Simple Cost Accounting Policy


kwe@bu-it.bu.edu (kwe@bu-cs.bu.edu)
28 Apr 88 17:02:53 GMT


        All this talk about problems and issues that would happen if
cost recovery just starts up ad-hoc proves that a straightforward
attempt to implement cost recovery piecemeal will fail.
        I would think that one place to start in coming up with
something reasonable for a campus/regional/backbone hierarchical model
would be to look at the network management data in the Management
Information Base (MIB). IpPktsIn, IpPktsOut, TcpPktsIn, etc. I don't
think usage charges should get any more complicated than that for
LAN/internet traffic. If the jvnc-net people sent me a bill for $xxx
per month line charge for my 56kbps link and $yyy per thousand
IpPktsIn/IpPktsOut I could check that against what my router tells me
went in/out that interface. I could set up the same kind of billing
per k of IpPkts for my local Ethernets if I wanted. I really don't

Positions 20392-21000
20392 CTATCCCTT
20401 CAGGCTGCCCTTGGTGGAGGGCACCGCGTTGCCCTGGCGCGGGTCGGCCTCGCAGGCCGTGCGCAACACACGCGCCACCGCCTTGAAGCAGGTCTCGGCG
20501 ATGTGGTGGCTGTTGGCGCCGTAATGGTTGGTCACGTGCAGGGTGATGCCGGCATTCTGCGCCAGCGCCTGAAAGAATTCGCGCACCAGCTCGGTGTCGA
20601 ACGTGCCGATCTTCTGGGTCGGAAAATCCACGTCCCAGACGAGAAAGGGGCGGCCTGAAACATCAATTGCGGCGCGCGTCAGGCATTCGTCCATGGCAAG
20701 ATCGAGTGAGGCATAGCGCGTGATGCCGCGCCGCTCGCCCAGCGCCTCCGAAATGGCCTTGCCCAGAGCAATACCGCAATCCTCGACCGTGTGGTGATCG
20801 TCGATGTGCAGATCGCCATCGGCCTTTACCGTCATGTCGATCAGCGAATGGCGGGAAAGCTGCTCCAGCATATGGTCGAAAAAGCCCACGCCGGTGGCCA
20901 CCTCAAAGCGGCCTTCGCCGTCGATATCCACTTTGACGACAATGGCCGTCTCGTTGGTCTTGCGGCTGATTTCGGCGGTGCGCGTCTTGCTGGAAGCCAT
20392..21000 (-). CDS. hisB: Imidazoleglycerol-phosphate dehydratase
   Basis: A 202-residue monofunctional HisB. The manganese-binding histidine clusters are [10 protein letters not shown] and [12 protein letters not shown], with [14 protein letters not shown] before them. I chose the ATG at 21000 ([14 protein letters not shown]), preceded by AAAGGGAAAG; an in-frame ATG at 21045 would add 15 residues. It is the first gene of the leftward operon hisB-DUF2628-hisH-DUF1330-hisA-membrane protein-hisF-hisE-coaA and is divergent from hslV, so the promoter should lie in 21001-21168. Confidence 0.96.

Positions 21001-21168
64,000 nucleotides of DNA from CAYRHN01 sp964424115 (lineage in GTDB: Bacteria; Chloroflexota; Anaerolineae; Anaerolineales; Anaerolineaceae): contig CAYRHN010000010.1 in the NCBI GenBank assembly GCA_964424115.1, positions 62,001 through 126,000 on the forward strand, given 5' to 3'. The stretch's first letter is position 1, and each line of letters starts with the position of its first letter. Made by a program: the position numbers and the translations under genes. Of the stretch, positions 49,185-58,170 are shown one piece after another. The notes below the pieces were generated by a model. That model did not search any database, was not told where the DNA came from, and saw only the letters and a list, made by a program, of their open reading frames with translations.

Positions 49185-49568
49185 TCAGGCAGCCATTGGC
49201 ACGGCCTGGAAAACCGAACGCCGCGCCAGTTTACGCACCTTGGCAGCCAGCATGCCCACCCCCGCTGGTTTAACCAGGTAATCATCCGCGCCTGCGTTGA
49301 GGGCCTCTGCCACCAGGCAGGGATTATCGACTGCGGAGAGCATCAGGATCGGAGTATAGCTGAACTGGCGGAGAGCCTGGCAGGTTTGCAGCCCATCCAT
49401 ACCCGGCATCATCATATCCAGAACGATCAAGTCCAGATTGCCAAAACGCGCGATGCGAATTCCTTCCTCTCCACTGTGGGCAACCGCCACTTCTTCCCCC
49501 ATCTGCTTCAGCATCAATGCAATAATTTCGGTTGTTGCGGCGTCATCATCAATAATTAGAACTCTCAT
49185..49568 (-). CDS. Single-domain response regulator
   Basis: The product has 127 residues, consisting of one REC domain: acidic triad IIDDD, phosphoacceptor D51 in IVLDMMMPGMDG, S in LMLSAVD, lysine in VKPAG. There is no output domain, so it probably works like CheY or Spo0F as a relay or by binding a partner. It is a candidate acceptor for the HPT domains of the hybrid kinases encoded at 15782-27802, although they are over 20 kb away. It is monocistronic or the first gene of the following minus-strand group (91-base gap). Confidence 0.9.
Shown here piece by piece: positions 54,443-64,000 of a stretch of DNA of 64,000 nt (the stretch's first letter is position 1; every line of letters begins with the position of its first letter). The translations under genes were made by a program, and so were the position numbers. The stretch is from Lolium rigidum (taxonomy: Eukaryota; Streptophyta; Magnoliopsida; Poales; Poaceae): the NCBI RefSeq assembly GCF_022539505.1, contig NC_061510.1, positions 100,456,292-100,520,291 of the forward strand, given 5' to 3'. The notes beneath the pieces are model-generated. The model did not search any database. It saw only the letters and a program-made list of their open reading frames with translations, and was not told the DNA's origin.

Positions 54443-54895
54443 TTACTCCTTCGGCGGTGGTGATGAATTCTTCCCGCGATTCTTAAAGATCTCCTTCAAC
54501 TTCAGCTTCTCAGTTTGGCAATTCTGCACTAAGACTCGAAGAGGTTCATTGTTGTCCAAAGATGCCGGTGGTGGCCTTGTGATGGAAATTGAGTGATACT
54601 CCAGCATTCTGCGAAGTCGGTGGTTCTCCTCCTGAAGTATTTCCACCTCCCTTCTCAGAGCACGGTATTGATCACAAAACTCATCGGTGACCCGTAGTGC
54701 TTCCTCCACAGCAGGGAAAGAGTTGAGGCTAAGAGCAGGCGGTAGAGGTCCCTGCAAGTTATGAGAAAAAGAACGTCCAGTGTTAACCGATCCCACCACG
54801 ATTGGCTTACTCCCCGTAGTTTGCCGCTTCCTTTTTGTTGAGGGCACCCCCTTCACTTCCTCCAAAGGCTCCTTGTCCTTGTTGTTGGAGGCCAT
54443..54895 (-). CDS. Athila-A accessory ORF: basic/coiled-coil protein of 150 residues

think it should get any more complex than that.
        Even this simple scheme has problems. What if BITnet and
jvncnet have vastly different charging schemes? What if jvncnet and
the nsfnet backbone have different schemes? What if jvncnet wants to
bill me for traffic that goes onto the backbone? How will they
measure that? How will I verify or understand charges like that?
There have to be simple rules for collecting traffic information and
collecting charges at limited specific points in the network. I don't
see how it will work unless the campus nets, the regionals, and the
backbones all have similar models for collecting money. Services like
the backbone should charge the regionals only and the regionals pass
on charges to the campus LANs without trying to account for individual
packets as they traverse nets. Trying to differentiate intra-regional
from inter-regional (sound like intraLATA vs interLATA? :-) would be
too complicated to do at first. Point is, it has to be coordinated
among the various nets or we have games being played where traffic
seeks the least literal cost route and not most effective transport
route. Keep it simple.

        Kent England, Boston University



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